Recent Media Coverage

City approves 68 new environmentally protected areas

Toronto Star,
Alex Ballingall,
November 22 2015

New sites scattered around the city entrench protections for rare animals and plants.

If you come from the verdant, stretching wild country of Ontario, land of rolling meadows, lakes and bogs favoured by moose and snowmobilers, you might think Toronto is one big hunk of concrete with condos rising from it.

You’d be wrong.

Yes, the sewers routinely belch putrid gas into the street, and yes, sometimes it feels like you’re trapped in a forest of glass towers. But there are nice things about Hogtown, too.

Just ask the city’s planning department.

Municipal officials commissioned a scientific study that identified 68 new “environmentally significant areas — ESAs” within municipal boundaries, and city council voted this month to insert them as protected zones in Toronto’s official conservation plan.

Jane Weninger, a senior environment planner with the city, explained that there were 18 ESAs in the old city of Toronto, but until now, there haven’t been any in the other former municipalities that were amalgamated in 1998. Most of these areas haven’t been identified by the province, she added, meaning it’s important for the city to officially acknowledge them.

“They’re important to us,” Weninger said. “If there are development applications or proposals that could impact them, we know where they are and we can protect them.”

The 68 new areas are scattered across the city. There’s the “Silverthorn area” that hugs Etobicoke Creek, a large swath of marshy land at the mouth of the Humber River, portions of the Rosedale valley and the Don Valley, the Leslie Street Spit, sections of Toronto Island and stretches of woods along the Rouge River.

Weninger said the natural hot spots were chosen because they feature large animal habitats or harbour high biological diversity. Some include unusual landforms — the Scarborough Bluffs, for example — and rare and threatened species, such as the Blanding’s turtle, which is found in wetlands that also serve as stopover points for migratory wildlife.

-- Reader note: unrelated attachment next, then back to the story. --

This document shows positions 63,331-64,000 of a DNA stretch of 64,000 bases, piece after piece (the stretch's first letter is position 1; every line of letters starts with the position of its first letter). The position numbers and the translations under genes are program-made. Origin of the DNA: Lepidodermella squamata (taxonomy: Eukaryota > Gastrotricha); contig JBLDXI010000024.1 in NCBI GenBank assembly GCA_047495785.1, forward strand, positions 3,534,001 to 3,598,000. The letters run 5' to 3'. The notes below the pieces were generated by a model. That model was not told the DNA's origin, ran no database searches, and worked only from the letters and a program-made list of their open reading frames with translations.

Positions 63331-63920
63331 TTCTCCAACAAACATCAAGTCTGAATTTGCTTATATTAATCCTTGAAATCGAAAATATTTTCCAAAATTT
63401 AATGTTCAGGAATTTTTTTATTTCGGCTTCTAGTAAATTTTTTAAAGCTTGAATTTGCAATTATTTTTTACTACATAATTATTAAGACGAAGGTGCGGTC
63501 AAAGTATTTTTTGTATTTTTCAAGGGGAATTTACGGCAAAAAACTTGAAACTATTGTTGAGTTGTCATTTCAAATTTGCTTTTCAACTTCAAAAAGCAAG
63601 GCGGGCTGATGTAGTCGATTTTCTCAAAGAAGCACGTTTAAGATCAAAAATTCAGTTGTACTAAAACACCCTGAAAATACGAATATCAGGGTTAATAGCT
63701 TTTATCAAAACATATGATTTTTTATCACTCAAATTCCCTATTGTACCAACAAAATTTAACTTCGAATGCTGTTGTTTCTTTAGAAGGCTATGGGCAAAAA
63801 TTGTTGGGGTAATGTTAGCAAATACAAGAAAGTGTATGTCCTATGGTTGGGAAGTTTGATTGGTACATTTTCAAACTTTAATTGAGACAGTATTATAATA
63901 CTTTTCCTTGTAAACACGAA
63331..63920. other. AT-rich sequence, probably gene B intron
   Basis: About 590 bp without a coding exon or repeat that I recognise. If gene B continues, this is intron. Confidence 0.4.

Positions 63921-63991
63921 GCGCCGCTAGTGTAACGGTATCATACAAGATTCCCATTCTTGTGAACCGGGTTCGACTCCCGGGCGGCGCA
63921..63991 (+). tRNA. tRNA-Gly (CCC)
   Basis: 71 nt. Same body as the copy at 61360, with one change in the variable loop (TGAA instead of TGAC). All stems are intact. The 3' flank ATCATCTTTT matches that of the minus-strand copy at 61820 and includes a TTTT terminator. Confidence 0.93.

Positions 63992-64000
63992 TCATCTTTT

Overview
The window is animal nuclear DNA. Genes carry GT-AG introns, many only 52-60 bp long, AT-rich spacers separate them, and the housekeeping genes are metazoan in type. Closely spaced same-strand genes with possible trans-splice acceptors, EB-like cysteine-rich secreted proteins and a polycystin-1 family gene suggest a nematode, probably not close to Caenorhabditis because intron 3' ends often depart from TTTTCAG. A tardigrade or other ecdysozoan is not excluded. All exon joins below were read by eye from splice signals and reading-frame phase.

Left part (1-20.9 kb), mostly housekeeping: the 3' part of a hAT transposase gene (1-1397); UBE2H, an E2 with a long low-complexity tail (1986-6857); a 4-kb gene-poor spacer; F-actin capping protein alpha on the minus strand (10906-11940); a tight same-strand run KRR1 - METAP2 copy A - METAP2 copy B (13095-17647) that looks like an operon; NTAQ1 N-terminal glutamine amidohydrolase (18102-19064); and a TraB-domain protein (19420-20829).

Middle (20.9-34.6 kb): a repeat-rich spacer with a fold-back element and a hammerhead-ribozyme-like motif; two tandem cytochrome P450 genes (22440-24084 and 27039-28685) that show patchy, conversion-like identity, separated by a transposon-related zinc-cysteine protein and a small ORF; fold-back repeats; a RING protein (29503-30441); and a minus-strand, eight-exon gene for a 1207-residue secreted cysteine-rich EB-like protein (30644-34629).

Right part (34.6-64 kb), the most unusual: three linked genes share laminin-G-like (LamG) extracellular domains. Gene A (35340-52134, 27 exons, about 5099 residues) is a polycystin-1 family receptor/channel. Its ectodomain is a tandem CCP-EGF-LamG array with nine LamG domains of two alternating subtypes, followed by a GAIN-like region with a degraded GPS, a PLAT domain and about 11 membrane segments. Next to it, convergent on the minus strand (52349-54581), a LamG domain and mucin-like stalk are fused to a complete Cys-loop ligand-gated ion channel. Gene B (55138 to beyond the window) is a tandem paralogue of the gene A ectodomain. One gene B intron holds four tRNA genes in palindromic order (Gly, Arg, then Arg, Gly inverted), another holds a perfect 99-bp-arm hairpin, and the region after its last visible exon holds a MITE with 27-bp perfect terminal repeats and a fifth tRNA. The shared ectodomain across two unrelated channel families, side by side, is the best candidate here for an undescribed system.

“It’s quite amazing that we have so many of these high-quality natural areas that still exist,” said Weninger.

“Torontonians should be really proud.”

Critters of the city

Eastern red-backed salamander

This small, slimy amphibian is naturally abundant in the province, but much harder to find in the city. The report on ESAs notes that this salamander — the only type of its species documented in Toronto — lurks underground for all but two weeks of the year, in early spring, when they crawl to the surface and lay eggs beneath rotten logs. It is listed as “specially protected” by the province, while the International Union for the Conservation of Nature says they’re a species of “least concern.”

Gray treefrog

About two inches long, the gray tree frog can change colours like a chameleon. The frog usually lives in forests near water, can be found hanging out near the tops of even the tallest trees, and slips under fallen leaves and snow to sleep through the winter. With a range that covers all of southern Ontario, the species is not considered to be in danger of disappearing any time soon.

Midland painted turtle

These turtles usually grow to a length of 12 to 14 centimetres, while their shell is dark with lighter “butterfly” markings in the middle. They live in marshes, swamps, lakes and slow-moving creeks, and contain a biological “antifreeze” the prevents their tissues from dying in temperatures as low as -9 degrees Celsius. They are the most common turtle species in Ontario.

Blanding’s turtle

Found in the protected wetlands of Toronto, this species of turtle can be recognized by the high arched dome of its shell, with its irregular flecks of yellow. The Blanding’s turtle travels large distances between nesting sites and spots for hibernation, and can live as long as 75 years. The turtle is listed as “threatened” under Ontario’s Endangered Species Act.

Eastern milksnake

Listed as a species of “special concern,” the eastern milksnake lives in open habitats like rocky outcrops, fields and the edges of forests. According to Ontario Nature, a major threat to the snake is people, who often kill it on sight. It is named for the erroneous belief that it takes milk from cows in barns, where it routinely lives.


Several species of this majestic bird can be found in Toronto, including the great blue heron and yellow-crowned night heron. Typically characterized by their long necks and spindly legs, herons can be found along Toronto’s rivers and waterfront, where they forage for food in places like Tommy Thompson Park.


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